"In the second tank, the solids would be allowed to settle out. In the third tank, clear water is held over what is left and skimmed off to be treated with an ultraviolet disinfection system before the water is discharged into the creek.

"There is a very low odor factor with this system," she said with a smile. "I would say it would smell like a farm rather than a sewer plant.

"When we get phase one completed, the quality of the water discharged into the creek will exceed all state and federal requirements. Within a year, the remediation (cleaning up) of the creek will begin."

She said operation costs would be cut by 40 to 50 percent in phase one, particularly saving on the amount of electricity needed to run six or seven pumps instead of the 24 that are used now.

Still said the savings would "probably pay for phase two and phase three."

Forrest came back into the discussion.

"I have $1.5 million to build this plant," he said. "There is money from bond issues in 2000 and 2002 which hasn't been used. The city has a depreciation fund with $560,000 in it.

"We have almost all the money we need already on hand. We won't have to raise rates, we won't have to have a bond issue or get a loan."

Still estimated it would take 12 to 16 months to build phase one of the plant, after all of the approvals are given by ADEQ.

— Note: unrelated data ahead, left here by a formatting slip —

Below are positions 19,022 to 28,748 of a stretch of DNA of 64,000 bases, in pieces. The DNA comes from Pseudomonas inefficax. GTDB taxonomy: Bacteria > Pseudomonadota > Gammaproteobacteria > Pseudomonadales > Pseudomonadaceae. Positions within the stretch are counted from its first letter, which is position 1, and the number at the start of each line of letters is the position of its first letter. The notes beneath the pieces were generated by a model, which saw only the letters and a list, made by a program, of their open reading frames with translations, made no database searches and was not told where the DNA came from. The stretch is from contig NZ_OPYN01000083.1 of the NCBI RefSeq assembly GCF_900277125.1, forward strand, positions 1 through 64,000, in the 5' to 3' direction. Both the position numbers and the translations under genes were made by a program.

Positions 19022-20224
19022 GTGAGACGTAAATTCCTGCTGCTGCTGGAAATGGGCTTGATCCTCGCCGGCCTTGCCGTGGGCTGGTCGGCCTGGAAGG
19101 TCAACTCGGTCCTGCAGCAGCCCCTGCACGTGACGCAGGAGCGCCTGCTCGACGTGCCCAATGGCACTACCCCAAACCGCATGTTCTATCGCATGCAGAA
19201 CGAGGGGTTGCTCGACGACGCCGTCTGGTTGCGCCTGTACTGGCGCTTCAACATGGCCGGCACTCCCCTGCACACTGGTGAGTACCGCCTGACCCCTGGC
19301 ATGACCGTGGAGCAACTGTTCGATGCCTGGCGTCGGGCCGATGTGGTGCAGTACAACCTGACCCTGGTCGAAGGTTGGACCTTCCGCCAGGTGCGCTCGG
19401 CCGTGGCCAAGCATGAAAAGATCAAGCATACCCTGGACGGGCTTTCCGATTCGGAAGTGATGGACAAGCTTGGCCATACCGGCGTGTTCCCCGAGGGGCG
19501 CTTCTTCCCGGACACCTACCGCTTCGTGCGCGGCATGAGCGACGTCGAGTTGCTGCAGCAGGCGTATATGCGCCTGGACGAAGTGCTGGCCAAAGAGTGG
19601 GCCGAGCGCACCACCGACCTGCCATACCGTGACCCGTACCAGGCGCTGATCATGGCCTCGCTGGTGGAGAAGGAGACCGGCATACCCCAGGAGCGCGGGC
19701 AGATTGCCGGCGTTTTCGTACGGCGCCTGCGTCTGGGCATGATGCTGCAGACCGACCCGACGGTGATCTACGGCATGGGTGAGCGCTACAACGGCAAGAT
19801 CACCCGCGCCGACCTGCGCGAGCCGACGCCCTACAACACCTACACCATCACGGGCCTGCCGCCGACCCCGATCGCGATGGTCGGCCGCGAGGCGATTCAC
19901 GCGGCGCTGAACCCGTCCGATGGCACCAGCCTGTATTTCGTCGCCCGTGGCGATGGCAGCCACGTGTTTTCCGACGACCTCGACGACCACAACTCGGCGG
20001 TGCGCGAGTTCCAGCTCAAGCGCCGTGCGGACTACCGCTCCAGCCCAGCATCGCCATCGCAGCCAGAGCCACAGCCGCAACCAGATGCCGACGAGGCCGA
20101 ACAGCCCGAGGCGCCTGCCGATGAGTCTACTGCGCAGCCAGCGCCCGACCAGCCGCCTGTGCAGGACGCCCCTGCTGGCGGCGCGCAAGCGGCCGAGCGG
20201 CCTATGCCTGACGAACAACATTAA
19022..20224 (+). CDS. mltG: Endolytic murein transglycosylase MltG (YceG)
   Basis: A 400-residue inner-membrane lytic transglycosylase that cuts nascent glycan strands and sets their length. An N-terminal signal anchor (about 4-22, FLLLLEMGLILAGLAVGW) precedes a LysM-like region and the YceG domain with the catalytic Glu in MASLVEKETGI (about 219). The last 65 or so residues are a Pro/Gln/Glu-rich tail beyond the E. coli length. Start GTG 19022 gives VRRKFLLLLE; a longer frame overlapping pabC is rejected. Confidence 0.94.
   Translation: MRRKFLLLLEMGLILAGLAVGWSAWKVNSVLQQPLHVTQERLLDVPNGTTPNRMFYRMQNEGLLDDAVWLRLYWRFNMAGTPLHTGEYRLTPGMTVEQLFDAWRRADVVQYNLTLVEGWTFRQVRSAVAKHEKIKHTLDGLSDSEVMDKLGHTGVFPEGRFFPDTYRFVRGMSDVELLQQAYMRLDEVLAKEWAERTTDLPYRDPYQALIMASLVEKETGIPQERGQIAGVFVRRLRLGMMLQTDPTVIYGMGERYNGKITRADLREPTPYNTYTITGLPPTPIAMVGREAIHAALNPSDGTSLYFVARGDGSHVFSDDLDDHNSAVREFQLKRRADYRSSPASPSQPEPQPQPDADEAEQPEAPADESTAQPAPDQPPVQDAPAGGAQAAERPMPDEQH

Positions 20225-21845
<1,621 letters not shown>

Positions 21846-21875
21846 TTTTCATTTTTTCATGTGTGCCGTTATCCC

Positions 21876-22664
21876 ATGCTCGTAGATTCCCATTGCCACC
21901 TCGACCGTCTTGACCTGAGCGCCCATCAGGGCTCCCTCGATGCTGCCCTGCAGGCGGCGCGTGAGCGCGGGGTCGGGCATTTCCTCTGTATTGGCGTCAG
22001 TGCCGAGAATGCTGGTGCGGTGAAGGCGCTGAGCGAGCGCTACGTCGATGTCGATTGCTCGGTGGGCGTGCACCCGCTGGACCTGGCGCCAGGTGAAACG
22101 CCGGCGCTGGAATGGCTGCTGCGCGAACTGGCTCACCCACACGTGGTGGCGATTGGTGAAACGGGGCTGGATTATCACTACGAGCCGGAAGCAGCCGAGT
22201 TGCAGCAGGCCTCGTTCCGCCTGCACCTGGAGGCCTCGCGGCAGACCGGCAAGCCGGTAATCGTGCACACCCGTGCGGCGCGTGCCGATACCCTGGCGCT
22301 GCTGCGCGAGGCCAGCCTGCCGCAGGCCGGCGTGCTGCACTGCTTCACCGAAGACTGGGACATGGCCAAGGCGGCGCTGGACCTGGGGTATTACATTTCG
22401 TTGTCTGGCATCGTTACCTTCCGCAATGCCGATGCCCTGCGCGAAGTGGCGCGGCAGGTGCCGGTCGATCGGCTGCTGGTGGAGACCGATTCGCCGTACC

She said the majority of the plant would be above ground and very little digging would be required.

She said 10 plants of this type have been built in Arkansas in the last 10 years and all are operating well.

Still, Forrest and Mayor Kathy Harrison visited a plant of this type in Booneville.

Still said phase two of the project would include assessing the old plant for structural integrity.

"Some of the tanks may be renovated and used for storm water holding. You will probably have more capacity than you will ever need. This plant has been in service for more than 50 years and it is worn out."

She said the two buildings could be converted to shop and storage space. The original stone pump house could be cleaned out and possibly used as a museum, archiving the history of water treatment in the city.

Phase three would be the cleanup of Leatherwood Creek and the possible sale of water from the treatment plant for use by golf courses, agricultural concerns or industries needing cooling water.

"It could be purified through the use of a reverse osmosis system to a level of purity sufficient for aquifer recharge," Still said. "We could possibly affect the quality and quantity of some of the lower springs in town."

Forrest had been asked to bring his street paving plan for this year to the meeting, but he does not have a comprehensive plan ready.

He said he is going to repair Frontage Road, Thunder Road and pave Lower Wall St.

"When I first got here, we had a huge rain and water was running knee deep down Main Street," he said. "I didn't know what I had gotten into. I will address the runoff on Main Street this year.

"When I look at a street that needs repair, I am going to look at runoff, the utilities, the water and sewer lines underneath. We are going to repair everything at once so that when a street is done, it is done for five or 10 years.

"I will bring a good five year plan to the city council, but it will take me a while to get it ready," he said.